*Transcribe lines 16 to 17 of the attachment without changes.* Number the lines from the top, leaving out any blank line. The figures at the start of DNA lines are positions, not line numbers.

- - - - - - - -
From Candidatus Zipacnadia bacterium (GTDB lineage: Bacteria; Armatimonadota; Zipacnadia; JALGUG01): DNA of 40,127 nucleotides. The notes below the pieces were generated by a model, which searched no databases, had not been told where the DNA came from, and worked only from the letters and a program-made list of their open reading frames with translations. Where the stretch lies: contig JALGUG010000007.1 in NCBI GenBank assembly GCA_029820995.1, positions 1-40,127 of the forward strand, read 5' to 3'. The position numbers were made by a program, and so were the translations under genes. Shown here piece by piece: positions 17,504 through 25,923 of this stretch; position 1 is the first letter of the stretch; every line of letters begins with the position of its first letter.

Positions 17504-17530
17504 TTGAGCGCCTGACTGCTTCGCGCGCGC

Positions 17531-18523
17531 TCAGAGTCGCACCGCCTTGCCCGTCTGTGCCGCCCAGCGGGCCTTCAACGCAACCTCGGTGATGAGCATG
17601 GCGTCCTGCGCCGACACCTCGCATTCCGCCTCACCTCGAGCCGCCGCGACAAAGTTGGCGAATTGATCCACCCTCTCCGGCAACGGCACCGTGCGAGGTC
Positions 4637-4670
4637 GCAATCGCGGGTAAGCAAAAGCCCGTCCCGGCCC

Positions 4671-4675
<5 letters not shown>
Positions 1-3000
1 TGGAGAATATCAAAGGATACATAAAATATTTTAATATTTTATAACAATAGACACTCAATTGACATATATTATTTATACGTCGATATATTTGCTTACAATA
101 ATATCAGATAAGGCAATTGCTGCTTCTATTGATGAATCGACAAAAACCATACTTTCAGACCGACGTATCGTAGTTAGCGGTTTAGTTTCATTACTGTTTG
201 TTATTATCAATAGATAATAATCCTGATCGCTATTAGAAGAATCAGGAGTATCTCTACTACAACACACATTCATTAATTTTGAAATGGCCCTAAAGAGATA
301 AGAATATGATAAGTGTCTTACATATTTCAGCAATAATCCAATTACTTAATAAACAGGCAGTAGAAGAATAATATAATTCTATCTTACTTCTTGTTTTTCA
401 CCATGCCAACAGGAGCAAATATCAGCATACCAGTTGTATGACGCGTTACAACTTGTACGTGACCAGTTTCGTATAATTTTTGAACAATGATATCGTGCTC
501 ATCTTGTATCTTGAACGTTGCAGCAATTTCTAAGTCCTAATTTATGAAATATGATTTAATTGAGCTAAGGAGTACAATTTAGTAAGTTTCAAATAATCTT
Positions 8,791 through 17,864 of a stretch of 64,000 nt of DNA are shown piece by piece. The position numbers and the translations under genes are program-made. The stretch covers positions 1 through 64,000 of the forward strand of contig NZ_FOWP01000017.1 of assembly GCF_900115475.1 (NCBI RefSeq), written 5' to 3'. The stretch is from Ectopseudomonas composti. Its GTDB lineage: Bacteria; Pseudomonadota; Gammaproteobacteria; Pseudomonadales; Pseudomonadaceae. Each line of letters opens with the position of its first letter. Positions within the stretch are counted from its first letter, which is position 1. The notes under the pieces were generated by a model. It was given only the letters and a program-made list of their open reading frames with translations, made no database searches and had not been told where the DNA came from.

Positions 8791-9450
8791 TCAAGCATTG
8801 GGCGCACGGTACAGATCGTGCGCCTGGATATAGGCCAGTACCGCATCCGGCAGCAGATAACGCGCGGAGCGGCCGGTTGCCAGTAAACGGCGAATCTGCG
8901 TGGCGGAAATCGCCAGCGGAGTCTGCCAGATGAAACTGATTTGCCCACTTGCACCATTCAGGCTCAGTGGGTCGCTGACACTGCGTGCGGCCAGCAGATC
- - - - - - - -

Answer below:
401 CCATGCCAACAGGAGCAAATATCAGCATACCAGTTGTATGACGCGTTACAACTTGTACGTGACCAGTTTCGTATAATTTTTGAACAATGATATCGTGCTC
501 ATCTTGTATCTTGAACGTTGCAGCAATTTCTAAGTCCTAATTTATGAAATATGATTTAATTGAGCTAAGGAGTACAATTTAGTAAGTTTCAAATAATCTT